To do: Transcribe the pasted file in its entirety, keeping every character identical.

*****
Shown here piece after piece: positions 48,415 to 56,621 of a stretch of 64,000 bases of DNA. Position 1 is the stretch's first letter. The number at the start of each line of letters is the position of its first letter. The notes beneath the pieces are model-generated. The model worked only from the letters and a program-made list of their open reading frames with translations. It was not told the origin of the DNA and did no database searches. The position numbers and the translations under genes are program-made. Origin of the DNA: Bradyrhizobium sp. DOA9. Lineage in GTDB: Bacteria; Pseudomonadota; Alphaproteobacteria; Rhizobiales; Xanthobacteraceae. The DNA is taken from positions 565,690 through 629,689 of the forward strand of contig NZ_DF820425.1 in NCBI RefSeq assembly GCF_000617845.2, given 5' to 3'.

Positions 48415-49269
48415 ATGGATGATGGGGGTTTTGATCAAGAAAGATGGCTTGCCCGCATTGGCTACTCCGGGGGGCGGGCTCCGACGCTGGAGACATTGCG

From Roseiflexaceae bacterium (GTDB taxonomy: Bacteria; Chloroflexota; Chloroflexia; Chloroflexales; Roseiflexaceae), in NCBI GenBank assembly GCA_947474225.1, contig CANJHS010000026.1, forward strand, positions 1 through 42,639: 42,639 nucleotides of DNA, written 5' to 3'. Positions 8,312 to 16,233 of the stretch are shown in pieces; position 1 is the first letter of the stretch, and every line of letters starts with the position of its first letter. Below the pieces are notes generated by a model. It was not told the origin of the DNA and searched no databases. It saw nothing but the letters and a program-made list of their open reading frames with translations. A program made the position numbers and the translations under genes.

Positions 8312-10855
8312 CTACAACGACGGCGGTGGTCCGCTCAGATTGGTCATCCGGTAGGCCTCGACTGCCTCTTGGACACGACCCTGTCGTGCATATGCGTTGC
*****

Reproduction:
Shown here piece after piece: positions 48,415 to 56,621 of a stretch of 64,000 bases of DNA. Position 1 is the stretch's first letter. The number at the start of each line of letters is the position of its first letter. The notes beneath the pieces are model-generated. The model worked only from the letters and a program-made list of their open reading frames with translations. It was not told the origin of the DNA and did no database searches. The position numbers and the translations under genes are program-made. Origin of the DNA: Bradyrhizobium sp. DOA9. Lineage in GTDB: Bacteria; Pseudomonadota; Alphaproteobacteria; Rhizobiales; Xanthobacteraceae. The DNA is taken from positions 565,690 through 629,689 of the forward strand of contig NZ_DF820425.1 in NCBI RefSeq assembly GCF_000617845.2, given 5' to 3'.

Positions 48415-49269
48415 ATGGATGATGGGGGTTTTGATCAAGAAAGATGGCTTGCCCGCATTGGCTACTCCGGGGGGCGGGCTCCGACGCTGGAGACATTGCG

From Roseiflexaceae bacterium (GTDB taxonomy: Bacteria; Chloroflexota; Chloroflexia; Chloroflexales; Roseiflexaceae), in NCBI GenBank assembly GCA_947474225.1, contig CANJHS010000026.1, forward strand, positions 1 through 42,639: 42,639 nucleotides of DNA, written 5' to 3'. Positions 8,312 to 16,233 of the stretch are shown in pieces; position 1 is the first letter of the stretch, and every line of letters starts with the position of its first letter. Below the pieces are notes generated by a model. It was not told the origin of the DNA and searched no databases. It saw nothing but the letters and a program-made list of their open reading frames with translations. A program made the position numbers and the translations under genes.

Positions 8312-10855
8312 CTACAACGACGGCGGTGGTCCGCTCAGATTGGTCATCCGGTAGGCCTCGACTGCCTCTTGGACACGACCCTGTCGTGCATATGCGTTGC